ST. PAUL, Minn. -- Governor Mark Dayton said Minnesota will be taking a low-key, businesslike approach in its bid for Amazon's second headquarters this week, but expects the state to match up well with others in the hunt.
"We followed closely professional advice from people who’ve worked with Amazon on site location decisions before and we’ve got a proposal we think is a very strong one," Gov. Dayton told reporters Tuesday at the Capitol.
"We were told it conforms to the kind of proposal they like to receive, a business-like proposal without the gimmicks and the gadgetry and all the sensational PR stuff."
Dayton said he's confident Minnesota will make it to the next round of the national competition to snare the $3.7 billion project, a headquarters campus Amazon predicts will employ up to 50,000 people over the coming decades.
The governor wouldn't divulge how many sites, or which sites, are part of the state's pitch, because the regional planning agency Greater MSP, wants to keep the proposal under wraps for competitive reasons, and prefers to keep communications with Amazon officials confidential for now.
Dayton also said the bid doesn't feature any dollar amounts, because in this opening round Amazon wanted an inventory of the incentives and other tools at the state's disposal.
Minnesota's current incentive programs to help companies move to the state or expand aren't heavily funded by the legislature. Added together they amount to roughly $36 million, a pool of money that conceivably could be boosted but only with action by the legislature.
The state's incentives could, in theory, be augmented by local tax abatement and other recruiting tools available to cities and counties looking to host the new Amazon corporate campus.
The effort to woo Amazon has prompted a call to action for some local small business owners who belong to the Main Street Alliance of Minnesota. They gathered Tuesday at Moon Palace Books in Minneapolis to submit their own version of Amazon's request for proposals, or RFP.
"Giving tax breaks to big corporations like Amazon does not create the kind of economy that helps small businesses or most people thrive," Moon Palace owner Angela Schwesnedl told reporters.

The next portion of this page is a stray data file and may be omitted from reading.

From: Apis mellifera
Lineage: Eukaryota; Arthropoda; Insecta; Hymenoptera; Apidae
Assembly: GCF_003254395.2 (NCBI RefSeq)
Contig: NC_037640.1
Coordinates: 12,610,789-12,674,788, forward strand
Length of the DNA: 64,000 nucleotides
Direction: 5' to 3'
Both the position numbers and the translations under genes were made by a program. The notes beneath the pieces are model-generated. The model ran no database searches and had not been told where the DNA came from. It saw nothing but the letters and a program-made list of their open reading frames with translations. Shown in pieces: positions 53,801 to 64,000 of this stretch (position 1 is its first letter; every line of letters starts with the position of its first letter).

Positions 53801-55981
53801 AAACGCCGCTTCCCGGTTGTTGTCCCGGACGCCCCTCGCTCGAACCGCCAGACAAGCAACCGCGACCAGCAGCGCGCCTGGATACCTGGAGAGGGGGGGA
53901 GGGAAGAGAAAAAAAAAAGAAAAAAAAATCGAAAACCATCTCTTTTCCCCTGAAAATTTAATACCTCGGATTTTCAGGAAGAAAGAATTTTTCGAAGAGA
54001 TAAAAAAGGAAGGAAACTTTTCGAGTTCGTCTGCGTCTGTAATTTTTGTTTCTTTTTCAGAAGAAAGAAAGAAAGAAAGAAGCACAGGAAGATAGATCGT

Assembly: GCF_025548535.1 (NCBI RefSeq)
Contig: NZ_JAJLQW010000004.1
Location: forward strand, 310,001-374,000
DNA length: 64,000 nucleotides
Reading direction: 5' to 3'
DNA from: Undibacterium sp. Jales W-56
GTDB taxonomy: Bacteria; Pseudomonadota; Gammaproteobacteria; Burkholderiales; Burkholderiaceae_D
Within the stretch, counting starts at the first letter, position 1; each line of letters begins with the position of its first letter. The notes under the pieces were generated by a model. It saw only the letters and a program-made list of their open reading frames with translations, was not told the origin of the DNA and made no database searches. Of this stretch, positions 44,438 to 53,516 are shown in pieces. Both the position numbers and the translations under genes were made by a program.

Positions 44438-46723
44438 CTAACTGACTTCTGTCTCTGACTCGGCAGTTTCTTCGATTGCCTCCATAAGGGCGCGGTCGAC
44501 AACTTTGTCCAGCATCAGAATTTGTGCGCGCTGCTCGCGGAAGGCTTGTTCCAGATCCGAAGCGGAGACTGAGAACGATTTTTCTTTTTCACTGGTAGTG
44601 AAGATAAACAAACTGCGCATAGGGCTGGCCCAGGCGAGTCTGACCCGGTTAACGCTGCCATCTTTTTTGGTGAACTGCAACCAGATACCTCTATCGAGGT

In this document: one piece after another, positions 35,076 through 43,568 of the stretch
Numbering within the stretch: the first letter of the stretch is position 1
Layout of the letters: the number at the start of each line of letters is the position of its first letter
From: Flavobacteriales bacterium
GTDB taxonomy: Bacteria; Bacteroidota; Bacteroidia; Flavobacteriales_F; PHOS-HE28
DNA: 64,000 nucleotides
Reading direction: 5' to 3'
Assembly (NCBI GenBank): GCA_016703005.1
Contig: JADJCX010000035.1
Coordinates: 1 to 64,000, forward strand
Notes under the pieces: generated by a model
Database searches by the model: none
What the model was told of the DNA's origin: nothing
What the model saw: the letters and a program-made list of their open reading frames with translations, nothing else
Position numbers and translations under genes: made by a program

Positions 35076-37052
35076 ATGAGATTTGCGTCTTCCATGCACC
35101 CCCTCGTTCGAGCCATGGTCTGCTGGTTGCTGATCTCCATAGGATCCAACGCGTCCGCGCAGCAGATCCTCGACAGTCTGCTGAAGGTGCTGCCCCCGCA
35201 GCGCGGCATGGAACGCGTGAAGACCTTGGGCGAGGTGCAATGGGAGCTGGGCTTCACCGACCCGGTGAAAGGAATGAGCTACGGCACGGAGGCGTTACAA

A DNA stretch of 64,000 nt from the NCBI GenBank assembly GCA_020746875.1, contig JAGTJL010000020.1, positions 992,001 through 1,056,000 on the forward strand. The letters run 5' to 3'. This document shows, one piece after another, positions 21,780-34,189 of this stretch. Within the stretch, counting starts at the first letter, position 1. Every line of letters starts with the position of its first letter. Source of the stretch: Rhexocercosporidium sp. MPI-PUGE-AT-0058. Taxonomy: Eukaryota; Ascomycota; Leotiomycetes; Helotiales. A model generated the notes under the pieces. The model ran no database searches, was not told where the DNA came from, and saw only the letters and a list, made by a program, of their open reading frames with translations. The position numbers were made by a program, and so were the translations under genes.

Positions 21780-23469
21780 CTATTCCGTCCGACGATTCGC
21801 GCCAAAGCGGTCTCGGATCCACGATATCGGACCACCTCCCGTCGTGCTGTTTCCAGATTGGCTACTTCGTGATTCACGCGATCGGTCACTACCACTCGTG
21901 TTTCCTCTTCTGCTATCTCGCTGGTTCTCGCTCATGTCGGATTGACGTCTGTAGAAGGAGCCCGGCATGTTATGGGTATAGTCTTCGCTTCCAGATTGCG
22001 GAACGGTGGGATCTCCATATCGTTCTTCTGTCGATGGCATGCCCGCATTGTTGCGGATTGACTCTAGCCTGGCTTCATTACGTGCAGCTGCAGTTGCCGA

"We’re not asking for giveaways; we want policies that support small businesses and the Minnesota families that support us."
Common Roots Cafe owner Danny Schwartzman said the state's small businesses have much more capacity to create local, sustainable jobs than global corporations, and lawmakers should bolster those businesses with more investments in public schools and other programs for working people.
"We want to see the same level of energy -- actually, more energy -- that goes into responding to an RFP that Amazon puts out, to one that comes from people like us," Schwartzman explained.
"It’s about access to affordable health care, it’s about support for child care, so it’s easier for our employees and our customers to go to work and make ends meet."
Governor Dayton, when told about the Main Street Alliance event, said he agreed with them about the need for more investment in people's lives. He said that should remain a long-term goal for state leaders and policymakers.
But he doesn't see those programs directly competing with Amazon, at least at this early stage of the game.
"We should be spending time and energies focused on what we can do to encourage the businesses we have here in Minnesota," Dayton said. "It's not an either-or thing."
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